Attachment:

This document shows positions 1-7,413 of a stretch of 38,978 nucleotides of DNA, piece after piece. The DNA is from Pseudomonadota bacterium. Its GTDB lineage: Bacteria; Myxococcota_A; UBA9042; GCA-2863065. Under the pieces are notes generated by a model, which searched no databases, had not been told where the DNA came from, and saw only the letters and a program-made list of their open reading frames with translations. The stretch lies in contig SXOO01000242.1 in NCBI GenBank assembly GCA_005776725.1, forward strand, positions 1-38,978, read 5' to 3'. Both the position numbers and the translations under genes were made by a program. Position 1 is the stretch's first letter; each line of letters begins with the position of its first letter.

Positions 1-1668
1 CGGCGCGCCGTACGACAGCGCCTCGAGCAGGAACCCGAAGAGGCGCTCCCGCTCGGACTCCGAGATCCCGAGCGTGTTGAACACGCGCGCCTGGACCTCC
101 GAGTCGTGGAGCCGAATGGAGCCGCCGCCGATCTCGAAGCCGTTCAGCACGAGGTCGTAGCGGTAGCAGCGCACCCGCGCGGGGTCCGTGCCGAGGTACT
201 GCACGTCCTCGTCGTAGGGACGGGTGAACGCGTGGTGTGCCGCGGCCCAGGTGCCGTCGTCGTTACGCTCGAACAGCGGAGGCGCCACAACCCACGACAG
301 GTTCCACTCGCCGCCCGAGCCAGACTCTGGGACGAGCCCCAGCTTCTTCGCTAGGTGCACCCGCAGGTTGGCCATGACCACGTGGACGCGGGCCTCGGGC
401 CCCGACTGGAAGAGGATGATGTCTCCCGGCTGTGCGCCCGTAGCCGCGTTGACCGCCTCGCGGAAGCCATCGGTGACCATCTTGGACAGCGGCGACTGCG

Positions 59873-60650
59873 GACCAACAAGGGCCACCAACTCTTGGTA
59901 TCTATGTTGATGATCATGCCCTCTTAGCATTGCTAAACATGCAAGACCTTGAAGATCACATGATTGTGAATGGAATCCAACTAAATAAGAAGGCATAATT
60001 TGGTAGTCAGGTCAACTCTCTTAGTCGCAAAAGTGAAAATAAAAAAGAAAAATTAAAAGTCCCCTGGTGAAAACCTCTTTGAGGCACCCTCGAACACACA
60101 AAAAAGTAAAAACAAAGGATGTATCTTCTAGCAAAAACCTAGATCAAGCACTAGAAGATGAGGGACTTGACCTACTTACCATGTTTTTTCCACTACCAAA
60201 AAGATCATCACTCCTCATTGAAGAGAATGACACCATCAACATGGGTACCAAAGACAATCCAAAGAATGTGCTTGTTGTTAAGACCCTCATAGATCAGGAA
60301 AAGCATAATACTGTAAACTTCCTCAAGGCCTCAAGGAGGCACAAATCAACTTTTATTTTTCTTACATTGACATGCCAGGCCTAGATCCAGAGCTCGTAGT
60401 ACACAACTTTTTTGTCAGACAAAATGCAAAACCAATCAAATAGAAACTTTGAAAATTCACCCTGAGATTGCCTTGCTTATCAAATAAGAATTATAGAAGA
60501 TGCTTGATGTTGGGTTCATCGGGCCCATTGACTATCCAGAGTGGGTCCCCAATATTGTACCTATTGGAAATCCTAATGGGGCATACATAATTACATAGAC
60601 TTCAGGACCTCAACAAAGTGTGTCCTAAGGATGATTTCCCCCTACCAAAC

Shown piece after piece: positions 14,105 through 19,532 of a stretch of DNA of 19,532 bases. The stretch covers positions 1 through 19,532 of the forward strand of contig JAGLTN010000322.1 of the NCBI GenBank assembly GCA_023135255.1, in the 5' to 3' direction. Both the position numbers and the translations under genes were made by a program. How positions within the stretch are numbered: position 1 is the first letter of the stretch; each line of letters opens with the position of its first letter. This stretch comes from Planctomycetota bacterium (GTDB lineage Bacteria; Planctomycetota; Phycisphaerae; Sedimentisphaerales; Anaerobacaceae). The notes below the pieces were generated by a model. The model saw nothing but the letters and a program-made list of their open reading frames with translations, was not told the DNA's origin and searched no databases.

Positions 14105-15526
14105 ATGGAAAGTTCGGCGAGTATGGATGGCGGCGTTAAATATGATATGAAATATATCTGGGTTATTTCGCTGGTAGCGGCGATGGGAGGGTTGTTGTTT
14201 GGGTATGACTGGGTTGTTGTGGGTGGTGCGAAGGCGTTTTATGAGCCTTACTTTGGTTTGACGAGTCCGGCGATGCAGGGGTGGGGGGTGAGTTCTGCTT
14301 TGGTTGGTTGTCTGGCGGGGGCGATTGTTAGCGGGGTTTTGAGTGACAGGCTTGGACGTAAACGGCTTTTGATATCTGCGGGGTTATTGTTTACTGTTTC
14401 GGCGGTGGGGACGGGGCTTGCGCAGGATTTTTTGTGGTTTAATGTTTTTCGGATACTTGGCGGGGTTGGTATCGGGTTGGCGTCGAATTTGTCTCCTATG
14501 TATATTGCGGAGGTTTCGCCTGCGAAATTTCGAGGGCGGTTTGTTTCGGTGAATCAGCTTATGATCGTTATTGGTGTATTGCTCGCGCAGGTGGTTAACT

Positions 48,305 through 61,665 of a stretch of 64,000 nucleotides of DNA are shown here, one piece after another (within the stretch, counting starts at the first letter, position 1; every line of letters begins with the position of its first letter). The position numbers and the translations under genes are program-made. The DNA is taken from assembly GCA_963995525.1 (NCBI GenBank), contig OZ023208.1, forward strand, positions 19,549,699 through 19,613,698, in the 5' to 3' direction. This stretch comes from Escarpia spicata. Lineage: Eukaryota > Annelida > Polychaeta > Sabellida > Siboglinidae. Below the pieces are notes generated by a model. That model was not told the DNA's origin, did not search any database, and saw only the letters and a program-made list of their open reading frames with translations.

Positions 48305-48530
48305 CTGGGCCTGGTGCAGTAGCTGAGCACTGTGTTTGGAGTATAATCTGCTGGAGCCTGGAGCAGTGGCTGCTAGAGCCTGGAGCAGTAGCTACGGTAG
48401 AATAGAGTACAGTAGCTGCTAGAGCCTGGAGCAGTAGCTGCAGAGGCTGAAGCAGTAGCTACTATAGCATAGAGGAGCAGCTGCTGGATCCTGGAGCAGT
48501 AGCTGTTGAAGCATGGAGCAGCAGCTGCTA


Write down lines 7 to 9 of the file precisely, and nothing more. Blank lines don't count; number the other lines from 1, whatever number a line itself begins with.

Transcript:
401 CCCGACTGGAAGAGGATGATGTCTCCCGGCTGTGCGCCCGTAGCCGCGTTGACCGCCTCGCGGAAGCCATCGGTGACCATCTTGGACAGCGGCGACTGCG

Positions 59873-60650
59873 GACCAACAAGGGCCACCAACTCTTGGTA